"God let him down easy in the sunset of life," Jackson said. "He woke up Sunday morning, went to church and came back home and ate with his family and then went to be with God."
One former white Atlanta mayor said Daddy King had changed his racial attitudes. "I listened and learned and changed," said Ivan Allen, mayor during an era of racial tension. "We came out of that close friends."
As Jimmy Carter said, King was "God's southern gentleman."
This is a city in mourning, but the mood is upbeat, if bittersweet. All night long into the small hours before the funeral, people moved down "Sweet" Auburn Avenue, a once-bustling two-lane of black commerce that has seen better days.
Police whistles and the aroma of barbecued pork filled the cold air, as mourners walked past pool halls and beauty shops, Willie's Tavern and the Auburn Rib Shack, and turned into the red brick church on the corner.
Daddy King, dressed in a white robe, his hands clutching an open Bible across his chest, lay in an open casket inside Ebenezer Baptist Church, where he had presided as pastor for 44 years. They came to pay their respects, black and white, from laborers in faded jeans and army jackets to wealthy women wearing mink.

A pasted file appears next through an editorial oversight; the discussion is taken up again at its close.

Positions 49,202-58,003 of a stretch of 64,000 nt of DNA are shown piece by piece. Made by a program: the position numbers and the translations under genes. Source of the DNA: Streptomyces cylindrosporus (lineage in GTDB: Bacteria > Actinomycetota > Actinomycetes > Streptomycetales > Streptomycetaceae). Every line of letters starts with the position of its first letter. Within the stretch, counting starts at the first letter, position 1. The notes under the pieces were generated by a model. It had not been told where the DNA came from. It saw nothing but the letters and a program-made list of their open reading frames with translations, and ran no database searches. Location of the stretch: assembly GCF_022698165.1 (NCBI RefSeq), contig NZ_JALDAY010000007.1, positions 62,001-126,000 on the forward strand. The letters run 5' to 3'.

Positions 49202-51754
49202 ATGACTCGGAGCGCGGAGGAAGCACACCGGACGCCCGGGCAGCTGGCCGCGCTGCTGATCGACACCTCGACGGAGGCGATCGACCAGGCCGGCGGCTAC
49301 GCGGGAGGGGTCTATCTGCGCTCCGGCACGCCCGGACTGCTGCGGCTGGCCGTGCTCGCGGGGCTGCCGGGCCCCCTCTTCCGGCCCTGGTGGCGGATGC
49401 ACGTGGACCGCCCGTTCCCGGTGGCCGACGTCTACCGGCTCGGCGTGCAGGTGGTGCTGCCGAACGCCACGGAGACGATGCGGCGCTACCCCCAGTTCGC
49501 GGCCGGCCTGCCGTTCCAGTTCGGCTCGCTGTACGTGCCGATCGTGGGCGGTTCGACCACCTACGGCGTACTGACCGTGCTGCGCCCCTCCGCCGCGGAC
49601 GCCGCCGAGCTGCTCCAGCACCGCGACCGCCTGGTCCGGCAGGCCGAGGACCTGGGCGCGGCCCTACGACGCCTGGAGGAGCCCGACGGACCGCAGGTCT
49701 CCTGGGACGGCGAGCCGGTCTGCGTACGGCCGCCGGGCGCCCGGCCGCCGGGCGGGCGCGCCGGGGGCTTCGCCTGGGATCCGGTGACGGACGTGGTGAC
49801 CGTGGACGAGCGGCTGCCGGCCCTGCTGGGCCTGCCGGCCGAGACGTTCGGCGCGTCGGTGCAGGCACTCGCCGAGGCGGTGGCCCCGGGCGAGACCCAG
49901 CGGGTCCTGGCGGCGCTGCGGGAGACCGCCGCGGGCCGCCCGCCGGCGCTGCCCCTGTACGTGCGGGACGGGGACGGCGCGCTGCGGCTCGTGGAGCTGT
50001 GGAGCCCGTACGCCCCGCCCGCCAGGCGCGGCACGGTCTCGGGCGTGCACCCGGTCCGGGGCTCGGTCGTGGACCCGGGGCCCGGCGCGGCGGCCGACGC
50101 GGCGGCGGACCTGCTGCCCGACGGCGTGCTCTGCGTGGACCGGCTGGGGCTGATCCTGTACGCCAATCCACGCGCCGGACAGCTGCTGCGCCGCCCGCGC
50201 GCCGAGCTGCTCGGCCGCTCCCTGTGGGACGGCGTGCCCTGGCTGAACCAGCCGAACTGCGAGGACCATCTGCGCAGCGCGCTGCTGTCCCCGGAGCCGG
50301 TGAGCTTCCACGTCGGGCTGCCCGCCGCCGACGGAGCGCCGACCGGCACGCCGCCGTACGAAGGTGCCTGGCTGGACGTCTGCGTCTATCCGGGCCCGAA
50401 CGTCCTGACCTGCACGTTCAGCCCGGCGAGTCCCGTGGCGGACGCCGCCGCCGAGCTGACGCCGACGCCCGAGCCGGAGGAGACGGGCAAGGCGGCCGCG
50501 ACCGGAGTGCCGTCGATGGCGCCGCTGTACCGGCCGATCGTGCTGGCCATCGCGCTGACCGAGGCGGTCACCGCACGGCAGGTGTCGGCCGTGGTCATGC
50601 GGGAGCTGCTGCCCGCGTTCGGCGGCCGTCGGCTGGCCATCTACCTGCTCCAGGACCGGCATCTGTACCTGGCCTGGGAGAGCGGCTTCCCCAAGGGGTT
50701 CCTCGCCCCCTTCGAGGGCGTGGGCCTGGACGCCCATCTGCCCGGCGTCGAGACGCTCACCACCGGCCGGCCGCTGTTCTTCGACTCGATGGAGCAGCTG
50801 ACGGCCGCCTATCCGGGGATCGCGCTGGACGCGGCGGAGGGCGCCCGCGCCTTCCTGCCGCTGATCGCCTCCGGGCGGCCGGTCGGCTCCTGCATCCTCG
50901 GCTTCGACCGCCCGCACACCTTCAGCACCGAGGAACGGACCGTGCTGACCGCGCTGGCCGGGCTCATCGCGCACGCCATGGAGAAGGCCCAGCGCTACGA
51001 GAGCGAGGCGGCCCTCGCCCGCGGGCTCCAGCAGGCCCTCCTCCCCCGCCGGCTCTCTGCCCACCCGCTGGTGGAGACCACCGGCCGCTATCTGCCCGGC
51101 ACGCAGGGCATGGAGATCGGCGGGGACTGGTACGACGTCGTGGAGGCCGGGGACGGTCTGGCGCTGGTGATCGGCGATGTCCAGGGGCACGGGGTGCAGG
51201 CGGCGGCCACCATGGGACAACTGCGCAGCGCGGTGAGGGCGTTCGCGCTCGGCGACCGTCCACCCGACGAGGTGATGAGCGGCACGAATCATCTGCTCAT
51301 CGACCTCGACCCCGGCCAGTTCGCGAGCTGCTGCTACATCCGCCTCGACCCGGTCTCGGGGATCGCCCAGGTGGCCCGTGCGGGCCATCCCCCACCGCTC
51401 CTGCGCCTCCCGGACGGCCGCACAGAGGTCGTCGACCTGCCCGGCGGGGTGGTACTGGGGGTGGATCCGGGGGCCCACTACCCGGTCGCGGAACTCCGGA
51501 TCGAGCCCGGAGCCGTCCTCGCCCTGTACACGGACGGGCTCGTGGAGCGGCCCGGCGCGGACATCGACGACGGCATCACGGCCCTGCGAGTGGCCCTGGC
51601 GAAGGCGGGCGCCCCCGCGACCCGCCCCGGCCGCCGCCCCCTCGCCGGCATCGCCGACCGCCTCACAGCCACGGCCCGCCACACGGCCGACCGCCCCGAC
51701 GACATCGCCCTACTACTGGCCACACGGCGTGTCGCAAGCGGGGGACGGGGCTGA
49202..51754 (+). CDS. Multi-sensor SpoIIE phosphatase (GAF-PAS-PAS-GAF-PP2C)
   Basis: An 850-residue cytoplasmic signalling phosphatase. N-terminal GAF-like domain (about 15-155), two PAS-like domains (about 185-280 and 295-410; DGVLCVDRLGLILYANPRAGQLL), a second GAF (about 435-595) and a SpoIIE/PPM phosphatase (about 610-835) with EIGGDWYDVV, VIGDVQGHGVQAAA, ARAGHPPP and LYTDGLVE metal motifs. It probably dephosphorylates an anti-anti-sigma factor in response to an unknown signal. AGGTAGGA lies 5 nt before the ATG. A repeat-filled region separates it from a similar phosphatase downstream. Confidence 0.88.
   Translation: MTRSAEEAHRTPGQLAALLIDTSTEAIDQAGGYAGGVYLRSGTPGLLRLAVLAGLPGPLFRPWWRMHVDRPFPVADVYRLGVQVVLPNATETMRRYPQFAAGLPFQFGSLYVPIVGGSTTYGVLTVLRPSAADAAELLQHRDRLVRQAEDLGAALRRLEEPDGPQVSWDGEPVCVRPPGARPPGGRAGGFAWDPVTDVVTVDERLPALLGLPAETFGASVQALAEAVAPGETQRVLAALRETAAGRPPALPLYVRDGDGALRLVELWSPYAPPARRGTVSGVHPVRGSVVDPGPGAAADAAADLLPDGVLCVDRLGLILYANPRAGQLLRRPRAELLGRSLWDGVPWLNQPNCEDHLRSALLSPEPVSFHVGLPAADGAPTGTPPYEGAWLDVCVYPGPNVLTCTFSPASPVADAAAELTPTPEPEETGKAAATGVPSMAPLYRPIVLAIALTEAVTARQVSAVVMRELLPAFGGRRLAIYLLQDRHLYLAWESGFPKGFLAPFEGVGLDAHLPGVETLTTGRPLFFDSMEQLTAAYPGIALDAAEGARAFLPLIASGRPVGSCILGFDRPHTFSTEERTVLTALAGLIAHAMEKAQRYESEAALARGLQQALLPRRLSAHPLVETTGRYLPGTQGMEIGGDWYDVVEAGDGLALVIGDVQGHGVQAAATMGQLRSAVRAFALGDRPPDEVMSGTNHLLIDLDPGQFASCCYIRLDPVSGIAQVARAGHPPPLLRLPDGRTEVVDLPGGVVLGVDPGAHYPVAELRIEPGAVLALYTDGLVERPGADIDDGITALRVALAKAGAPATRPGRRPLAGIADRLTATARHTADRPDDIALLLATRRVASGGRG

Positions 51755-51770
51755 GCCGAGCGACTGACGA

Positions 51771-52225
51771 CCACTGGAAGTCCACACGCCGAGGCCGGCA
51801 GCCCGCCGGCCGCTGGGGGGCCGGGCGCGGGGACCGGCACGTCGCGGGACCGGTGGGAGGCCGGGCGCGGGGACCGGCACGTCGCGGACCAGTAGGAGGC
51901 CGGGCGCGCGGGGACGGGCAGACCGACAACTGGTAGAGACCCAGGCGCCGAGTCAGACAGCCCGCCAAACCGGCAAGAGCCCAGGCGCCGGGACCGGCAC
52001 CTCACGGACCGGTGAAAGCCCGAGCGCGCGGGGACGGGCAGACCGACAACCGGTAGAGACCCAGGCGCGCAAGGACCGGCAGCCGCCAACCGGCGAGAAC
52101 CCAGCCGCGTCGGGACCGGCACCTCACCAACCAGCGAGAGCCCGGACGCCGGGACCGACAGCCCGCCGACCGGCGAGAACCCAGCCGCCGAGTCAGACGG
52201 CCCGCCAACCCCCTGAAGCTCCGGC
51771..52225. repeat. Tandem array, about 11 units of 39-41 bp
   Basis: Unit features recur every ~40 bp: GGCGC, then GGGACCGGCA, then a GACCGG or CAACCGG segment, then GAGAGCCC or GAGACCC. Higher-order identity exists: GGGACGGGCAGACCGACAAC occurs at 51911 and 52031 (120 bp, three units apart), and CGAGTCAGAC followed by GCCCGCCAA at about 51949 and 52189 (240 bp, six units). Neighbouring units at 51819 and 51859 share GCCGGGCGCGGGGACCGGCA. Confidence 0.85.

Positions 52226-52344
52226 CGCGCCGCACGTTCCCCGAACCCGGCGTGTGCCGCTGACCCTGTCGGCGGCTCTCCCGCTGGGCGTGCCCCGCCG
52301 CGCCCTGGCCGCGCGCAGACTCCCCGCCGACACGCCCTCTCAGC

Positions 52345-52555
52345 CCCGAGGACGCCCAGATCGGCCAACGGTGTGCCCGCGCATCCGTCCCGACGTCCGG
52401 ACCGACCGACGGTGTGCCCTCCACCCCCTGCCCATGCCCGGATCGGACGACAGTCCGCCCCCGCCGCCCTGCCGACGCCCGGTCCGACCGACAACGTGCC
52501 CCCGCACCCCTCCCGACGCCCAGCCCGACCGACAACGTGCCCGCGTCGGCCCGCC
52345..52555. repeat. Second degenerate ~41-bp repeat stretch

"He was a good man," said Silvino Pullman, 30, an unemployed mechanic, leaning against a telephone pole. He glanced at bright klieg lights and TV vans. "He was doing the Lord's work. Can't nobody stop it."
"It's like a whole era is over," sighed Peggy Mayer, a church member. "You wonder what happens to us now."
One 410-pound black professional wrestler named "Big Red" skipped a lucrative match in Mexico City against "Bruiser" Brodie to be here. But Big Red, a k a Jerry Reese, 34, said money "doesn't matter right now."
Deacon Jethroe English, 71, ushered them down the aisle, reminiscing how Daddy King performed his wedding ceremony 47 years back, urged him to buy a home, then went to bat for him at the bank. It was a common tale. King was aghast that the bank wanted 5 percent interest on a $3,500 mortgage in 1935, as English recalled it.
"That's robbin' 'em," shouted Daddy King. "Don't take everything they've got."
"We'll work with them," promised the unsettled banker.
"You just fix it so they can live," snorted Daddy King. The payment was dropped to about 4 percent, or $32 a month.
"He was just a practical, everyday preacher," said English. "He just helped you any way he could."
Said City Council President Marvin Arrington: "He was a lawyer for blacks before they had lawyers, a social worker before they had social workers."
It was midnight when Nina Balanik, a white travel agent, paused at the casket, plucked a fallen yellow carnation petal and sat down in tears. She had only met Daddy King in an optometrist's office a year ago, but she was moved.
"He had a look about him that said, 'I will not succumb to suffering,' " she sighed. "It made you feel faith in humanity, that no matter what happened to him, tomorrow would be a sunrise. Just from being around him for a few minutes, I felt that tomorrow there would be a sunrise for me.